Okay. You had your pause in the day’s occupation. You kicked back and allowed your brain to wander on its own for a while and reset.
Now it’s time to pause and figure out just what it is you do all day.
All those meetings and appointments are pre-defined work.
All that stuff that shows up all day long that keeps you from doing what you planned is work-as-it-appears.
The only thing keeping you from waking up on top of your desk 6 months from now wondering, why you’re running faster and faster just to stay in the same place, is to define what your work is and should be.
This requires you to stop and examine your priorities, the projects that derive from those priorities, and what specific actions move those projects from start to finish.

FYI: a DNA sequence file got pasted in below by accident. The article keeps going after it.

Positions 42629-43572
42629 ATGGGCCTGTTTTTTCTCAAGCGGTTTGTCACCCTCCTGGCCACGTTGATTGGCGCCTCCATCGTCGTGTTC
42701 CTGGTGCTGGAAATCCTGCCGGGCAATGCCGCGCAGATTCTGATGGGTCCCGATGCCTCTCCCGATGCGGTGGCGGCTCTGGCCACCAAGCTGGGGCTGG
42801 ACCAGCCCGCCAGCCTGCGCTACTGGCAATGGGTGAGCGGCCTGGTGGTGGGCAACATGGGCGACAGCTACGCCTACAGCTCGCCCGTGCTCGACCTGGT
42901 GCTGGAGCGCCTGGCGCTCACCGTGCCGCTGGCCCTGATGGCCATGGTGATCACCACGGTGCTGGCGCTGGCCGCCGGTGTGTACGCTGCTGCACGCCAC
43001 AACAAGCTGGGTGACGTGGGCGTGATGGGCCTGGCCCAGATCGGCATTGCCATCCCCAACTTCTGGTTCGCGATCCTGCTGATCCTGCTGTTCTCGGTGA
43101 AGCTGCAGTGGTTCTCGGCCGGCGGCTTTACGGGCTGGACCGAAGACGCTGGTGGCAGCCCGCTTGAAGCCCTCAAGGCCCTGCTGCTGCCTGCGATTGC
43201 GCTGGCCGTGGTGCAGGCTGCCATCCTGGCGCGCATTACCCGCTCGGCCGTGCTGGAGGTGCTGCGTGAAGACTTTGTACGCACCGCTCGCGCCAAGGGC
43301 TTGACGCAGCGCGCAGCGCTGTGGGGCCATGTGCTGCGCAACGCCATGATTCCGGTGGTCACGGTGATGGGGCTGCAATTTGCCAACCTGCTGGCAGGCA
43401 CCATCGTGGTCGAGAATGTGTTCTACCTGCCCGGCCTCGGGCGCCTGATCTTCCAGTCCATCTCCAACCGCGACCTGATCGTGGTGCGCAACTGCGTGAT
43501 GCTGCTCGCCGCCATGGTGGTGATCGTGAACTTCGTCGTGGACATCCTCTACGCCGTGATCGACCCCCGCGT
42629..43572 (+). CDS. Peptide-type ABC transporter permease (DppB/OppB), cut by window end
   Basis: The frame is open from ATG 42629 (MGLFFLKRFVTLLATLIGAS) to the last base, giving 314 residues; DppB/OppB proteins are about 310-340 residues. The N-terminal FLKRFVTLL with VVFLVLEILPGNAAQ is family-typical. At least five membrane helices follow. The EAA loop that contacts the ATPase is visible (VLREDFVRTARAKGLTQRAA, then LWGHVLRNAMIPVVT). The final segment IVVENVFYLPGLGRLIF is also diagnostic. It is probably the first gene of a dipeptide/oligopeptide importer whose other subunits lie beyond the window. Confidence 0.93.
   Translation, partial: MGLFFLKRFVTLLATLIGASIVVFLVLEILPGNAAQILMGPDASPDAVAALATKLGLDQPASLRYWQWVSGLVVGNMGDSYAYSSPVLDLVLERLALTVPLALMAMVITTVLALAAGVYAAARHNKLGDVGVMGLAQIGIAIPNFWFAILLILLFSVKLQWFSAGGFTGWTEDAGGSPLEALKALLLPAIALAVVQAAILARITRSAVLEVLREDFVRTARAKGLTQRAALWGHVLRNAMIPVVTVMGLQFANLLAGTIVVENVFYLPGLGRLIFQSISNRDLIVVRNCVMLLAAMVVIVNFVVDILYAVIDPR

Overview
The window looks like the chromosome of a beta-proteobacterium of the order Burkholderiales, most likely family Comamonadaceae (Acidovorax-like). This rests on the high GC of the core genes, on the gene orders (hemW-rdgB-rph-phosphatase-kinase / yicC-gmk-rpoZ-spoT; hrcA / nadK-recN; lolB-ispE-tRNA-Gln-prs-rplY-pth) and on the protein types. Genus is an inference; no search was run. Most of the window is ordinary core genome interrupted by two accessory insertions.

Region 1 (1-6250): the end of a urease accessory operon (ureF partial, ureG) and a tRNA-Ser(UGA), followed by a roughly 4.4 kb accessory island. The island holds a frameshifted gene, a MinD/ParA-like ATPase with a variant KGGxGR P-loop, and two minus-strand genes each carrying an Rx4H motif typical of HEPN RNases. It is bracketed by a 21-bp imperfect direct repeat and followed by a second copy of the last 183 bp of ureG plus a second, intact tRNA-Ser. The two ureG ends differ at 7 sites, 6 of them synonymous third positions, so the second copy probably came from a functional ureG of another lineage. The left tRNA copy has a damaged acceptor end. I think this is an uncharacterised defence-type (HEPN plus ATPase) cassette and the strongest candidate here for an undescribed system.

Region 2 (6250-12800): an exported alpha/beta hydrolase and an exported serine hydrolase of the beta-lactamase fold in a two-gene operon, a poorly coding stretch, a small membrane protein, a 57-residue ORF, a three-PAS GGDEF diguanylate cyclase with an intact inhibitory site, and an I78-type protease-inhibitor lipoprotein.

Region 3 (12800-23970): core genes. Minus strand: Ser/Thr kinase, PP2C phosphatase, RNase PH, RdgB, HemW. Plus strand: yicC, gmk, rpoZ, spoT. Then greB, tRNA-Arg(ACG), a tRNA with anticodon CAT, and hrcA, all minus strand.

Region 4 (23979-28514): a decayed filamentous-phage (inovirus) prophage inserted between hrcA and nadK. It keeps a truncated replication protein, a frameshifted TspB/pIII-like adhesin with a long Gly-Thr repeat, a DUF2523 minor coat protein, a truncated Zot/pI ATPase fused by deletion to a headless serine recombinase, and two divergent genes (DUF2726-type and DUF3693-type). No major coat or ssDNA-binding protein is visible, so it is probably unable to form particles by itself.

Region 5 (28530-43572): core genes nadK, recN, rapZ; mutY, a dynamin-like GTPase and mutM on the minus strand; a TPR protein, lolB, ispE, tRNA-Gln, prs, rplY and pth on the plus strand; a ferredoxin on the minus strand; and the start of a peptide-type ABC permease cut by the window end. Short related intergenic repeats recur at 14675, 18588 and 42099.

The time-honored practice in our sphere is what David Allen outlined as the GTD Weekly Review®.
Ideal is close the door, put on noise-cancelling headphones or some inspirational music, and just think about what you’re doing and not doing for an hour or 2.
If you haven’t made the Weekly Review happen consistently, there’s a secret.
As it happens, the greatest invention in the world next to the Thermos bottle (keeps the hot things hot: keeps the cold things cold. How does it know?) is the Trigger List.
The Trigger List allows you to pick one item out of your complexity, pin it down, and understand, how do I know this; and how do I get this done?
Scatter ten to fifteen minutes throughout your week to review a single item or two on the Trigger List.
Schedule 2 fifteen-minute trigger list reviews -- 4 days each week -- and you’ve just completed a 2-hour weekly review. Just 2 ten-minute reviews -- 5 days per week -- is more than an hour and a half Weekly Review.
Do your own arithmetic and find the sweet spot for your Weekly Review.